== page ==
Health Care, Human Resources, and Small Business & Startups

Wellness provider targets small business

OnSite Wellness gears web- and app-based health education packages toward smaller companies with limited resources.

November 24, 2017
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Mary Kline left Amy Ritsema
Mary Kline, left, and Amy Ritsema are trying to make it easier for small businesses to participate in health education for their employees. Courtesy Onsite Wellness

As small business owners, Amy Ritsema and Mary Kline understand the challenge of administering programs for employees while wearing multiple hats.

To help their clients address that struggle — and give them a perk to boost employee attraction and retention — the co-owners of Grand Rapids-based OnSite Wellness recently designed two packages for virtual wellness education.

Small Business Solution and Small Business Solution Plus are available for companies with 100 employees or less and focus on “the four pillars of well-being”: moving more, finding balance, eating well and self-care.

One pillar will be addressed each quarter of the year using app- and web-based education, wearable fitness devices, incentives and results reporting.

OnSite Wellness is a team of exercise science, nutrition and health professionals who are certified in worksite wellness and coaching.

Ritsema said most of her company’s clients are small- or mid-sized businesses. Up to this point, OnSite has offered only custom solutions — including biometric screenings, wellness challenges, lifestyle coaching, educational opportunities, tobacco cessation and stress management — rather than packages.

“The customized type of program isn’t necessarily what a small business is looking for because it wouldn’t be as cost-effective for them,” she said.

The Small Business Solution package costs $87 per employee, with a minimum charge of $2,500. Small Business Solution Plus costs $114 per person, with a baseline charge of $3,300.

OnSite’s customized wellness solutions are priced based on specific, requested services, so it’s harder to estimate costs.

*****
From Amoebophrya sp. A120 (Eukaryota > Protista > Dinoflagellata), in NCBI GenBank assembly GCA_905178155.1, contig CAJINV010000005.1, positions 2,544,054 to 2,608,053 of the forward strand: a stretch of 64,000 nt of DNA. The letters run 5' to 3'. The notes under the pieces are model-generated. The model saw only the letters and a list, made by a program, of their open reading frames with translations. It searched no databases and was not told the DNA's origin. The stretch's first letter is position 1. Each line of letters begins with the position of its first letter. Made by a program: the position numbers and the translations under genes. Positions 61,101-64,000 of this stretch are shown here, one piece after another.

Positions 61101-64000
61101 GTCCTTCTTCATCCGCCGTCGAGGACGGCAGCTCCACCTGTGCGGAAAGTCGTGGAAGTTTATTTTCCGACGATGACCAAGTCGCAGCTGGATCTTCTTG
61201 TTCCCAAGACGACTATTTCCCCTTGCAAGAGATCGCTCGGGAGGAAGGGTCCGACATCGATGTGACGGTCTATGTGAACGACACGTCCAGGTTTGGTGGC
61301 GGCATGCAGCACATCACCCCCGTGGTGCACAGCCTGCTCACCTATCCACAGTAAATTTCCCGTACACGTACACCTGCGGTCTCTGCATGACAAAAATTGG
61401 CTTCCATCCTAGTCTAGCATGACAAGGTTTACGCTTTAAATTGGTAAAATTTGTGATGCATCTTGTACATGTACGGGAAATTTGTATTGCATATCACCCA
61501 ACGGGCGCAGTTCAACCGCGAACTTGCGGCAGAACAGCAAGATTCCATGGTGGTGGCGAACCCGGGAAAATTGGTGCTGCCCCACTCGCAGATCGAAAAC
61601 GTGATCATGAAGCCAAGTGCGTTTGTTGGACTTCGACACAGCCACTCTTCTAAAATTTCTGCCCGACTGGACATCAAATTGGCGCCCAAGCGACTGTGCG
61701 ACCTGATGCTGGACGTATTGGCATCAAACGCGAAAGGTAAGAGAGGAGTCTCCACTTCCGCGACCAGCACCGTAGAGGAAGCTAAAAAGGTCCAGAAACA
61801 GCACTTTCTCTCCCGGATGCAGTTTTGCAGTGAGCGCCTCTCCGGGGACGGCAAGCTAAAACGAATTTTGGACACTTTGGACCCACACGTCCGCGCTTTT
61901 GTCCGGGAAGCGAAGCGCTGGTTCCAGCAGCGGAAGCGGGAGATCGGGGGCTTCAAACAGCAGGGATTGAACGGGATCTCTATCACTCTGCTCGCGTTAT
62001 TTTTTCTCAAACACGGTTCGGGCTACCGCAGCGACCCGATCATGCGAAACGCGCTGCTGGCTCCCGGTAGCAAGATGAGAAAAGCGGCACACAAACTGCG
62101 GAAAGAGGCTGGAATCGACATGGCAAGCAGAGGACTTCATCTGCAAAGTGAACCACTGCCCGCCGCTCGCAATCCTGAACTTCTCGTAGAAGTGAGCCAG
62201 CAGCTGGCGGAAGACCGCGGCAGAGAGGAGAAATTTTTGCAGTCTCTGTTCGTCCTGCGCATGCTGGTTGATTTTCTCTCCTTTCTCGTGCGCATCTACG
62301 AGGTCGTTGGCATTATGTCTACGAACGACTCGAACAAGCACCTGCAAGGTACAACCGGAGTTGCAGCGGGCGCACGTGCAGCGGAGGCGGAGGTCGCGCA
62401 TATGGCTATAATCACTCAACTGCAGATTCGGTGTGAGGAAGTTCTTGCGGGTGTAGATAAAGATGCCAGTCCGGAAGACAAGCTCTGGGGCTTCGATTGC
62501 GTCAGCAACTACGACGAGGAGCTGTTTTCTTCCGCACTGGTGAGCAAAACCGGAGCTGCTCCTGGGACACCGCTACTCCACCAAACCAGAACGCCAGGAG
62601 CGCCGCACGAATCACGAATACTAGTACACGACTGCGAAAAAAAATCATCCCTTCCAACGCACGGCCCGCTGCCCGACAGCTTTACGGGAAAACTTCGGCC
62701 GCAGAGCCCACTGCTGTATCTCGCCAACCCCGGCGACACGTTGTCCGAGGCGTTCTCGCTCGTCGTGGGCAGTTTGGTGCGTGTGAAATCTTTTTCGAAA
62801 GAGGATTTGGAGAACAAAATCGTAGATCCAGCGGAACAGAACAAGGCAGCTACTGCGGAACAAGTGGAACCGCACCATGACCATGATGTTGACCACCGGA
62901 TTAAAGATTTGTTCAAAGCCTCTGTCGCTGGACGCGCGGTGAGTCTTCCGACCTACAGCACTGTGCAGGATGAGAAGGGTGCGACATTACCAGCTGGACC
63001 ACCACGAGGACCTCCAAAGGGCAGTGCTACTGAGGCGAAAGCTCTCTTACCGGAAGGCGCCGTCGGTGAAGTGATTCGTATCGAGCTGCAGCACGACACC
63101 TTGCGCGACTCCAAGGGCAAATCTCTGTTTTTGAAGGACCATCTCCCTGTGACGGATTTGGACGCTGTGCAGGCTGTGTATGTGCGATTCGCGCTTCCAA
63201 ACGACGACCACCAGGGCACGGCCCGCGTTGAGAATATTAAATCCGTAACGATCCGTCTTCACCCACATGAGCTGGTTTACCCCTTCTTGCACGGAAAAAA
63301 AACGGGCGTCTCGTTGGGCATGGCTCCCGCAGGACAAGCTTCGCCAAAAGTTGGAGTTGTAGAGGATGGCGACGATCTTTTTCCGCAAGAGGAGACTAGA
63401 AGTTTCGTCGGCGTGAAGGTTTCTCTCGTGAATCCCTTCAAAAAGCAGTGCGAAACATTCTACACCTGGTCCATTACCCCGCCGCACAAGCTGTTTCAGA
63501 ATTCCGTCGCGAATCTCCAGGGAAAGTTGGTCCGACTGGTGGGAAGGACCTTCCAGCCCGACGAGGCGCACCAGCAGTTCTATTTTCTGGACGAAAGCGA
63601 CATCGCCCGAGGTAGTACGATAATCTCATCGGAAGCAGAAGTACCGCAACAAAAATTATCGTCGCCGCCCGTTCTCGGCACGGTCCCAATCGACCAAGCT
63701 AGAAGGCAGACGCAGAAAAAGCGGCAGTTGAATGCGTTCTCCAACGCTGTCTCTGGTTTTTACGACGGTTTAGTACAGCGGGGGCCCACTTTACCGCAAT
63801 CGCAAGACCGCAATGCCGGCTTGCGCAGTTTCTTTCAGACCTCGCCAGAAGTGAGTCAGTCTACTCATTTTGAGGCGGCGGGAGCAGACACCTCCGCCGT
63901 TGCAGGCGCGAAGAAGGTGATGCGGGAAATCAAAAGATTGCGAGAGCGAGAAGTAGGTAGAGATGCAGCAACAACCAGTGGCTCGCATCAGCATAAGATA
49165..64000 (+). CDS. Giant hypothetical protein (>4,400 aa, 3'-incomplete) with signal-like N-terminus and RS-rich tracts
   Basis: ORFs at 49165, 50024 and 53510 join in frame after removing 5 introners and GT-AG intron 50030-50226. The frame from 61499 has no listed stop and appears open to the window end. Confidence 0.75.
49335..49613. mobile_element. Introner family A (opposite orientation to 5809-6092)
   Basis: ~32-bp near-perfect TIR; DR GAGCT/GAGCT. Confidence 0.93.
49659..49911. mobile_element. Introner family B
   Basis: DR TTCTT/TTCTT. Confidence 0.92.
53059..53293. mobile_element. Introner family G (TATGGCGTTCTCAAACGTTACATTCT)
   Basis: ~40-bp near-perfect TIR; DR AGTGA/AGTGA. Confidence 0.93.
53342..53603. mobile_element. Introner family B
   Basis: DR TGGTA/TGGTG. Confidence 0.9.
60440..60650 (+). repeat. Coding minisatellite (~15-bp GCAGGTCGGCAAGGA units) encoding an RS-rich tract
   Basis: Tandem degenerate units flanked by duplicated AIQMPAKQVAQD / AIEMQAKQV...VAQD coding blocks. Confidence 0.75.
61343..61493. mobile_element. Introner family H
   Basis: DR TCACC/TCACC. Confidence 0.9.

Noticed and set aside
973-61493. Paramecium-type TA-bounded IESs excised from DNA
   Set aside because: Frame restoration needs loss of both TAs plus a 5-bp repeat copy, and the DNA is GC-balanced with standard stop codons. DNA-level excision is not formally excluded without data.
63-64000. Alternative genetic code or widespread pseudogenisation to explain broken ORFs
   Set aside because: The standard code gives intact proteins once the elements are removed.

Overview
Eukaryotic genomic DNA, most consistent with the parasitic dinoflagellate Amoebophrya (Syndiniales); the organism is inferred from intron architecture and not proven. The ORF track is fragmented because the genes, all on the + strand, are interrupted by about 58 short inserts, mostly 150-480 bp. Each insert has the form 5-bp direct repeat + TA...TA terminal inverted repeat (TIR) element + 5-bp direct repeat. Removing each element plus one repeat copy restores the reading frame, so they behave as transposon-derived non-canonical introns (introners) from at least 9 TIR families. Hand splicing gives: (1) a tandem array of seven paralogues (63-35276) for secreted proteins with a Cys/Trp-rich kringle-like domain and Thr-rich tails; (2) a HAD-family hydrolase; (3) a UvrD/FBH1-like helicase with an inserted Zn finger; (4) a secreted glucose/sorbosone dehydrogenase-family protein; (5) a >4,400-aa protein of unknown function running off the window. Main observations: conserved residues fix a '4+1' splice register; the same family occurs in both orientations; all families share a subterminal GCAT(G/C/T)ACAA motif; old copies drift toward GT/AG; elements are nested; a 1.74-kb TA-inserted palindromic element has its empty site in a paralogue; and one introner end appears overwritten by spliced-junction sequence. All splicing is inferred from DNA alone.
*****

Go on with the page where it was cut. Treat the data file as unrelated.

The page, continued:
Although one or two employees dealing with illness or stress can have a disproportionate effect on a small business’s output, Ritsema said it is hard for company owners to take steps toward prevention programs because of time constraints.

“Small Business Solution is an in-the-box solution that is easy to implement and not really time-consuming,” she said. “It would be simple to administer on the business side, with support from us.”

The Small Business Solution package includes wellness portal access; a health questionnaire, mobile app, wearable device and app integration; an incentive- and points-based approach; quarterly programming and participation reporting; annual incentive reporting; a monthly wellness newsletter; help-desk support; online wellness classes; paper- and online-based wellness challenges; nonverified tracking; and aggregate reporting.

The Small Business Solution Plus package offers all of those features, plus verified tracking, which “allows participants to submit proof of participation to OnSite, and we will upload their participation activities into the wellness portal,” Ritsema said.

Other services can be added to the packages for a fee, including biometric screenings, live wellness classes, flu shots, on-site visits and coaching, tracking doctor results, phone coaching and aggregate report reviews.

Of OnSite Wellness’s current roster of 52 clients, Ritsema estimated two or three would be eligible for the new packages. The company hopes to draw more clients who wouldn’t otherwise have used its services.

“In our opinion, employees are valuable, no matter the size of the company,” Ritsema said. “We put the Small Business Solution in place … to help serve that area of the business population better.”

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